And that doesn’t include the songs I wrote with others for their projects (I wouldn’t want to give anything away if they decide to release those songs). I love cowriting and I did so much of it this semester, sometimes four in a week, although I admit that that was stupid and completely draining. But it was just so fun and I loved every second of it, even when my brain was exhausted and moving slower than a snail. I loved learning their songwriting languages – each one different, of course – and I loved the challenge trying create the perfect song for them (and I still love both of these things, obviously). I made some really great creative relationships and some really great friends (or strengthened existing friendships) and that’s been the other wonderful thing about this module. These people are just so wonderful and I love writing with them and I sincerely hope that that continues for a long time.
The assessment for this module was a portfolio of four songs and an analysis of some of the techniques used. The song choice was pretty straightforward (at least it felt straightforward – I guess we’ll find out when the grades come out) but the analysis was harder. With the Masters in general, it’s felt harder to understand what they want from us, especially in the written work. I don’t know if that’s just part of Master’s level work or whether the difficulty is something to do with me and my Autism or ADHD. Either way, the constant uncertainty is exhausting. And even explained to me, I’ve still rarely felt confident about what I need to do to get a good grade. So assessment time is always a stressful time. But I worked hard and got through it with the support of my tutor and my friends and my Mum and now all that’s left is waiting for the results.
I also had some really exciting and fun opportunities come up during this module. They’re not over just because the module is but it would be remiss not to at least mention them when talking about the module. First of all I was chosen to be part of the judging panel for a songwriting competition, which has definitely been an experience and a half so far. I’ve learned a lot and, for the most part, it’s been really interesting and really fun.
The other exciting opportunity is a more academic one. There’s going to be a musicology conference in July focussed on starting to build a body of research on Taylor Swift as she’s such a phenomenon (in music, in pop culture, in business, etc) and there is very little research so far. We were invited to attend this (online) conference but also invited to submit research proposals, which, if accepted, meant speaking at the conference. As a major Taylor Swift fan, this seemed like a dream. So I got to work, wrote a proposal, and submitted it. And a few weeks later, I found out it was accepted so I will be speaking about Taylor Swift at an academic conference! I’m so excited, even if the idea of presenting alongside established and accomplished academics is more than a bit nerve-wracking.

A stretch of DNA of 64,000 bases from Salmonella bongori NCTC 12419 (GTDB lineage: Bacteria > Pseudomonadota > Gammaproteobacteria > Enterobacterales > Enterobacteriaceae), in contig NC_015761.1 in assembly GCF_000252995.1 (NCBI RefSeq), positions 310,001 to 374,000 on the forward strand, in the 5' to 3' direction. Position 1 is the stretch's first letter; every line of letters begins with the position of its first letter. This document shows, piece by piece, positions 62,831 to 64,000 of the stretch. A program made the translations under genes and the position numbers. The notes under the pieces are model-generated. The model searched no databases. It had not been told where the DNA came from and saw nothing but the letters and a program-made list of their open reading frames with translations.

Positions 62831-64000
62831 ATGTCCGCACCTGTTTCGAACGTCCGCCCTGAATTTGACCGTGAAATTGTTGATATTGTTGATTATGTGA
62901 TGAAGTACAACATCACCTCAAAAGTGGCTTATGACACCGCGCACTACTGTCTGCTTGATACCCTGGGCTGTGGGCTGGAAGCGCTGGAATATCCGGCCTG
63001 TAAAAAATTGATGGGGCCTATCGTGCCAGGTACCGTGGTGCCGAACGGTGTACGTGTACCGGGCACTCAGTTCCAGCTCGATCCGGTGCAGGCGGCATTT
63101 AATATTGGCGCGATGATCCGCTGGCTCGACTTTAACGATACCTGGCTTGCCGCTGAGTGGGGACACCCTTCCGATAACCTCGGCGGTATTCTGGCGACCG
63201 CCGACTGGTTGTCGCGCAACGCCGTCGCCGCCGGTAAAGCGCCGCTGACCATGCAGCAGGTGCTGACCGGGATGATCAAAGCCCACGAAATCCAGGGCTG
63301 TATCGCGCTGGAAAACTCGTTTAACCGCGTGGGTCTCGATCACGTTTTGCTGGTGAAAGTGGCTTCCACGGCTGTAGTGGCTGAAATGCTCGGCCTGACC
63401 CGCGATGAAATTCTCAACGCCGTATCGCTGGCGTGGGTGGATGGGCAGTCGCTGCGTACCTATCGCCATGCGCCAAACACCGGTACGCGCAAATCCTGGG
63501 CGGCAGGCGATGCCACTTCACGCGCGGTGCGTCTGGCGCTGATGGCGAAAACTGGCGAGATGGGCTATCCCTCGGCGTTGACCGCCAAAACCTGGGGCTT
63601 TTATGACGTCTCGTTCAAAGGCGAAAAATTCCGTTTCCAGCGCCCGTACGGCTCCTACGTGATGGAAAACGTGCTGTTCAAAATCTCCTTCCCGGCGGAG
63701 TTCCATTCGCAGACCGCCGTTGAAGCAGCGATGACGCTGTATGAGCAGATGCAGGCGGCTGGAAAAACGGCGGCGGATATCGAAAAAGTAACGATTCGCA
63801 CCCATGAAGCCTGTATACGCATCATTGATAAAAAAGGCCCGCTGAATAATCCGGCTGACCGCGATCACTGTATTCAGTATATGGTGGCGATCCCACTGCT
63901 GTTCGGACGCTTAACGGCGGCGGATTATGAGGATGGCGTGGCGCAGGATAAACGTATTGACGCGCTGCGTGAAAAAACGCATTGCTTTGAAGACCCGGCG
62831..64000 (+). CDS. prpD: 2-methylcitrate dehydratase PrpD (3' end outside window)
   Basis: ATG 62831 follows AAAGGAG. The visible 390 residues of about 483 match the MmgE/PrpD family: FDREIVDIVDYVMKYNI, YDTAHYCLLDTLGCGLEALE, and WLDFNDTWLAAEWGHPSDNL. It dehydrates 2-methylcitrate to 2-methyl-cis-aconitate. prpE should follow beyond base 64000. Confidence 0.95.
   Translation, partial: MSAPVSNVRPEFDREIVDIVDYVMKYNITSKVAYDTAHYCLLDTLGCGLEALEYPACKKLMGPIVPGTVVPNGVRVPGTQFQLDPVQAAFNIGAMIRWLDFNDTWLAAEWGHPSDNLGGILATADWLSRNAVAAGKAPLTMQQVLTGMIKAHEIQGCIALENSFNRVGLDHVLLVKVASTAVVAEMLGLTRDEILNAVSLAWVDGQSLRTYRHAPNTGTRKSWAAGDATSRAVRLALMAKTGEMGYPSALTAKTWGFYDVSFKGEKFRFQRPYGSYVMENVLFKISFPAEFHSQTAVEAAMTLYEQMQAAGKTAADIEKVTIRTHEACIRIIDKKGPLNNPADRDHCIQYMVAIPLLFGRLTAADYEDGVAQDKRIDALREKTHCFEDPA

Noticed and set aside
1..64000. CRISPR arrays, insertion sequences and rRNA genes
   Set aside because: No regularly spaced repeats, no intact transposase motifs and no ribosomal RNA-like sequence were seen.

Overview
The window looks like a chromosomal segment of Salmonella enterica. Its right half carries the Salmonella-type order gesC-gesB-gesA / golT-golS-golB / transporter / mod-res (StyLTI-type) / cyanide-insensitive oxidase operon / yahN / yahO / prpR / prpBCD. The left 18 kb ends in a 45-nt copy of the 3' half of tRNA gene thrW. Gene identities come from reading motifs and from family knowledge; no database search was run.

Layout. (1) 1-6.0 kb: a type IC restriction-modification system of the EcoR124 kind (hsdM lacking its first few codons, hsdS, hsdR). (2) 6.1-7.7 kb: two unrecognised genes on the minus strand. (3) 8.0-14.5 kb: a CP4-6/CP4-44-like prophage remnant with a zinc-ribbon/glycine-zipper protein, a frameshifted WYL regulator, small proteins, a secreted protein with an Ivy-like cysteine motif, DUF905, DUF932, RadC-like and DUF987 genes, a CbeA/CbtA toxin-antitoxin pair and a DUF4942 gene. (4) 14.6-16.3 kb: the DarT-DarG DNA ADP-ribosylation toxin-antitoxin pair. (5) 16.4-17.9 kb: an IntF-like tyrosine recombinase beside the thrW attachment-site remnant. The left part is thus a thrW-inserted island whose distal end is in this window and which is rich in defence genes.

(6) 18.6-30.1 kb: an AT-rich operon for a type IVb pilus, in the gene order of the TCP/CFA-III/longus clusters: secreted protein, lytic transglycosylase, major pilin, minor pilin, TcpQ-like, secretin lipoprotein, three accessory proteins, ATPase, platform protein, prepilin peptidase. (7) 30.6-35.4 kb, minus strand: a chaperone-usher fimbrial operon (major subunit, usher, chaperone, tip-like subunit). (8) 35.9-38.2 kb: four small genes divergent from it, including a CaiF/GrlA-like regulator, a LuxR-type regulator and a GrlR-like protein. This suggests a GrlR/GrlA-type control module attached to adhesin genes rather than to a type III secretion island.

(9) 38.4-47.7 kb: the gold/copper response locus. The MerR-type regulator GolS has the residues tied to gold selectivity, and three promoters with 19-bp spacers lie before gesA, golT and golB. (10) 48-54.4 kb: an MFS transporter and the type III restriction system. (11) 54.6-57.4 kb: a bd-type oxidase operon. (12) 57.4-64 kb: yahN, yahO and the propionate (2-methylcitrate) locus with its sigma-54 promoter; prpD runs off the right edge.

Despite all of the changes going on in my life over the last three-ish months (managing my mental health, managing my chronic fatigue and pain, getting the ADHD and hEDS diagnoses, and just coping with all the stress of the pandemic), this is the most I’ve felt like myself in months – in over a year, I think. All the writing has been really good for my mental health and I feel like that and the classes were a very stable thing in my life, like a rock to cling onto in a really wild ocean. Somehow, everything about this module was exactly what I needed exactly when I needed it (apart from a few mishaps here and there). I learned so much and had so much fun; it was really good for my soul after a really hard year so I’m really grateful for these last three months.
Category: about me, adhd, anxiety, autism, covid-19 pandemic, diagnosis, heds, mental health, music, university Tagged: conference, coronavirus, covid-19, cowriting, friends, icmp, lockdown, lockdown 3.0, lyric writing, masters, masters degree, masters degree in songwriting, masters degree year two, masters part time, musicology conference, online classes, online learning, online university, pandemic, pandemic 2020, part time masters student, songwriter, songwriting, songwriting competition, songwriting techniques, taylor swift conference, the institute of contemporary music performance, university